The Other Hair
It was India Arie who penned the words, I am not my hair, I am not this skin, I am the soul that lives within. The song and the message are very poignant and it allows women of color to consciously think about their attitude to hair and how we treat our hair. Additionally, it allows those of us who are thoughtful enough to look at how we view others based on what we determine to be beauty starting with their hair.
Through the years our hair has told the story of our history, it has gone from chunky plaits to using hot combs and relaxers, to the years of the Afro, to the ease of weaves, wigs and hair pieces and back to natural hair and sister locks. Believe it or not our hair makes a statement to the person’s around us. Why? Because it is the first thing that people see. We can’t escape it, that’s just the way it is and once we live with other human beings judgment will be passed on our outward appearance because that is what people see.
According to my grandmother, the concept of beauty among black people has changed drastically since her days. She bemoans the modern concept of wearing wigs and weaves and hairpieces belonging to animals and people of other races, and longs for the day when black people can understand their own hair and wear it with pride. Her issue is not with the fact that women relax, jherri curl or wear Afros and dreadlocks, her issue is with the prevalence of what she calls the ‘other’ hair.
She has reason for being dissatisfied with this practice and her concerns are not unfounded because everywhere you go these days, in the park, the supermarket, on television, in the clubs or church, you see black women and the majority of them wear some form of ‘otherness’ to their real hair. It is so prevalent now, that persons who understand their hair and cultivate it naturally are the exception to the norm. This should never be. In this the twenty-first century, black women who wear their real hair should not be the exception to the rule. Where did this prevalence of ‘otherness’ originate from anyway? When did we become so complacent that we can’t be bothered with the hair that God gave us to the point where we have closets dedicated to our weave and wig collections?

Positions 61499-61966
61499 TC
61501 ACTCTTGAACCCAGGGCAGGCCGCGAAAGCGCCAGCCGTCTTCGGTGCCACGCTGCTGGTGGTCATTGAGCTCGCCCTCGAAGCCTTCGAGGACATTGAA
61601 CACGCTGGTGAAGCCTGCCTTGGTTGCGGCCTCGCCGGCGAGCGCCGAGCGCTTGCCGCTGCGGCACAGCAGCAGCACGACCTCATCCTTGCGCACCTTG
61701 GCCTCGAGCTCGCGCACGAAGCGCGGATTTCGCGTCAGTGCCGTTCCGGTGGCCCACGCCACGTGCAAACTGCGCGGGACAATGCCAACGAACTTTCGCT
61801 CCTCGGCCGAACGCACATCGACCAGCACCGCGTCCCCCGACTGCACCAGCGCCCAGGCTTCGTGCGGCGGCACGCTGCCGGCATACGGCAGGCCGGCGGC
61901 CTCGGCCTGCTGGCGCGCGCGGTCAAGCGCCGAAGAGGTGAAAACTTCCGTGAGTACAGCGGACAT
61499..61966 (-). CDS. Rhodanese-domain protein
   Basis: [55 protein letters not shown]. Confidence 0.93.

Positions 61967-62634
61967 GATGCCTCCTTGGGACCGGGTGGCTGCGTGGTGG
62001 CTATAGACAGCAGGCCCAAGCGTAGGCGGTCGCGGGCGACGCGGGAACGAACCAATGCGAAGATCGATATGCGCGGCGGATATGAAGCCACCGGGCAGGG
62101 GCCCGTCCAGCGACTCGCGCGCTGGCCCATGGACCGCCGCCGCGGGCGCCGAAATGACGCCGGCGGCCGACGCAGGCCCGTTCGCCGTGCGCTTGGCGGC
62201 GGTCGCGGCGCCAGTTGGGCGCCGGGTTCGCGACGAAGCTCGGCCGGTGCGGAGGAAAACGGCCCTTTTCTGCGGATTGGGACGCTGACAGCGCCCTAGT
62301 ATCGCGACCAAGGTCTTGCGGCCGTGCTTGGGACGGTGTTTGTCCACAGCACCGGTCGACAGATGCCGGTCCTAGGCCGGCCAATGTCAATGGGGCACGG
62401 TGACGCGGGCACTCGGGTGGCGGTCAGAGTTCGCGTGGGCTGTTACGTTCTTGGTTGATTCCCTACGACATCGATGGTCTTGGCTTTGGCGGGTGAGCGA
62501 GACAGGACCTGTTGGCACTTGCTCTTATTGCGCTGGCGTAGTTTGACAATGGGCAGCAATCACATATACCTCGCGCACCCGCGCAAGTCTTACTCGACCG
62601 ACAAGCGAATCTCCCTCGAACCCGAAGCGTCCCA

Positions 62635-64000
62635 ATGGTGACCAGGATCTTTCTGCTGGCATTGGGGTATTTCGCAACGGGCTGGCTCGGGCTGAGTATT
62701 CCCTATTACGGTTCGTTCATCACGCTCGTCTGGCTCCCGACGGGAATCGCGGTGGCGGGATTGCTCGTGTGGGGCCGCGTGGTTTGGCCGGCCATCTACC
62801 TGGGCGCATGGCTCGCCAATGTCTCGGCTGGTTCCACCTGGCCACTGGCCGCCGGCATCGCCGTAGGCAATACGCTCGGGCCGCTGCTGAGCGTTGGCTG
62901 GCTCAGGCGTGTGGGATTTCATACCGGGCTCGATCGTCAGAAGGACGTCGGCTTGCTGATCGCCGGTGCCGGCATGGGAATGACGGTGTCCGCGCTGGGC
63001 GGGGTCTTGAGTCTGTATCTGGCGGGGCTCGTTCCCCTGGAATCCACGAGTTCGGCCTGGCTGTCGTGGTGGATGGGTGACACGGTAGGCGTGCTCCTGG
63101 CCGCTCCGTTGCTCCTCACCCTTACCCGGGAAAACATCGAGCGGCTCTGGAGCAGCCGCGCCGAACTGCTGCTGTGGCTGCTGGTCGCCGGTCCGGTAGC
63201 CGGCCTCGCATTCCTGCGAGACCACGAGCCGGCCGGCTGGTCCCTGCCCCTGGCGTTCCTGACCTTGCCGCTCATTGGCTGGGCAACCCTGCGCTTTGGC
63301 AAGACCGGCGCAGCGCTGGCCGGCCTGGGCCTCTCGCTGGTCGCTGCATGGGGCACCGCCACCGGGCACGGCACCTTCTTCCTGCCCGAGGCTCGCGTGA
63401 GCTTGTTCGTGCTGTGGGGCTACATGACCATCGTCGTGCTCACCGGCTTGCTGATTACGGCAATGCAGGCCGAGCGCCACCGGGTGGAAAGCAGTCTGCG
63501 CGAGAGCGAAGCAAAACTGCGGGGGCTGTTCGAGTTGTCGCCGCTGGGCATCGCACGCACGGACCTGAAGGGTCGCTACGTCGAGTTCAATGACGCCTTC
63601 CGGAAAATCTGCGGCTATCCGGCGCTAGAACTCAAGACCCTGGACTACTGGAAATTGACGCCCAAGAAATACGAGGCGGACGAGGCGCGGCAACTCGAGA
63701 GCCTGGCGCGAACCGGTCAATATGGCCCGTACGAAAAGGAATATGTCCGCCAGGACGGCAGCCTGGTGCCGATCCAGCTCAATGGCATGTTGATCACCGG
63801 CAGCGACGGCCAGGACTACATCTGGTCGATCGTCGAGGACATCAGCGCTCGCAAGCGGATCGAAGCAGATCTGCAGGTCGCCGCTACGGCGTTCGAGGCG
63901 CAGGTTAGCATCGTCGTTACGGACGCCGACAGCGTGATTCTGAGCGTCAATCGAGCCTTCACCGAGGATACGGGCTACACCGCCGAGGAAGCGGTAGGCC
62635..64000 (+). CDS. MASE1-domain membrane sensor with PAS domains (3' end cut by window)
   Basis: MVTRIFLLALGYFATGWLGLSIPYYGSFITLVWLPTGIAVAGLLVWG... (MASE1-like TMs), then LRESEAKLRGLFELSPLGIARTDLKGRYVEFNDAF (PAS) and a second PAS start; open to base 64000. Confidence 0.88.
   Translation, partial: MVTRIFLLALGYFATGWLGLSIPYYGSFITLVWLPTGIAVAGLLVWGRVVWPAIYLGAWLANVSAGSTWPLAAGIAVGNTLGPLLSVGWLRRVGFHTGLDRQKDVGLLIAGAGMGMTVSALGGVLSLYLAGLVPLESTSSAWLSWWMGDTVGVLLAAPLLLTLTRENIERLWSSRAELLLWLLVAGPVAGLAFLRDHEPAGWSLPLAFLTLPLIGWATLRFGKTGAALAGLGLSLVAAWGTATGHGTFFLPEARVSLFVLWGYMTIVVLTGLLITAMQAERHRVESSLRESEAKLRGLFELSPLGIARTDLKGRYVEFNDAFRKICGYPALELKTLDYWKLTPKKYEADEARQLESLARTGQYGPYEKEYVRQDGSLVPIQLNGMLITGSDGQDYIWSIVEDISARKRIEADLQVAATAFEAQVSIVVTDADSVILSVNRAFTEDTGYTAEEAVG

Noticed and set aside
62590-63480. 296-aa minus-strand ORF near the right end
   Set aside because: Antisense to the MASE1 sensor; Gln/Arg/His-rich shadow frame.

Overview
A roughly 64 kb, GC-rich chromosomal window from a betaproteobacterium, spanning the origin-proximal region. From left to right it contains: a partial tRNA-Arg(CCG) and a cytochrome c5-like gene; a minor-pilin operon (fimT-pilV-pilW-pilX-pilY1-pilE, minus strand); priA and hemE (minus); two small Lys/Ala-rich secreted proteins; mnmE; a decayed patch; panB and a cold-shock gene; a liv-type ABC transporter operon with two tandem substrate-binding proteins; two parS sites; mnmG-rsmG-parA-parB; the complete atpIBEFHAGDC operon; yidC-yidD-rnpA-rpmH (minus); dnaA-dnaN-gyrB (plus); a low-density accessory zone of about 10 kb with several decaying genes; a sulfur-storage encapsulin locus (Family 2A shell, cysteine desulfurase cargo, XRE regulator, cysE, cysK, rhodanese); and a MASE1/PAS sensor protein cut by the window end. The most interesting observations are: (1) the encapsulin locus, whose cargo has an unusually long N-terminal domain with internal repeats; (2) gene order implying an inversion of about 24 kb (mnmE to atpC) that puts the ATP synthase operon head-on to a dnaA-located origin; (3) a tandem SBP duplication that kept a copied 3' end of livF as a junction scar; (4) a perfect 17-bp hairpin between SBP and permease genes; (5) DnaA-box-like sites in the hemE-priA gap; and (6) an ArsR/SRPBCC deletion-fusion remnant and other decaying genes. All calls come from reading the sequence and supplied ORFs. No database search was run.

And even more troubling some of the black artistes and actresses who black people look up to are so conformed to the status quo that one popular person once said that she would never go in public without her weave.
But are we too judgmental? Does wearing the other hair mean we are self- haters or we don’t have black pride? After taking up an informal poll on a university campus, the answers I received were varied and thought provoking. One student said she did not wear her own hair because she did not know how to take care of her real hair and she was too busy to learn. Another student said she was always wearing braids and now she has such severe traction alopecia that covering up her edges with wigs is her only alternative. She showed me the damage done to her hair side and it brought back memories of Naomi Campbell’s sparse hair side that was captured for the world to see. And finally, one student looked at me long and hard before replying, she laughed and said she looked prettier with her weave, previously boys would not look at her in class but now that she had a long Beyonce lace front wig she was the hottest girl around.
The stories continued and through it all, I came to the conclusion that there was a lot of love for the ‘other’ hair and little love for our own. Which is sad because we bandy the term around that black is beautiful but we really do not grasp the whole concept of beauty in black women if we are wearing the ‘other’ hair.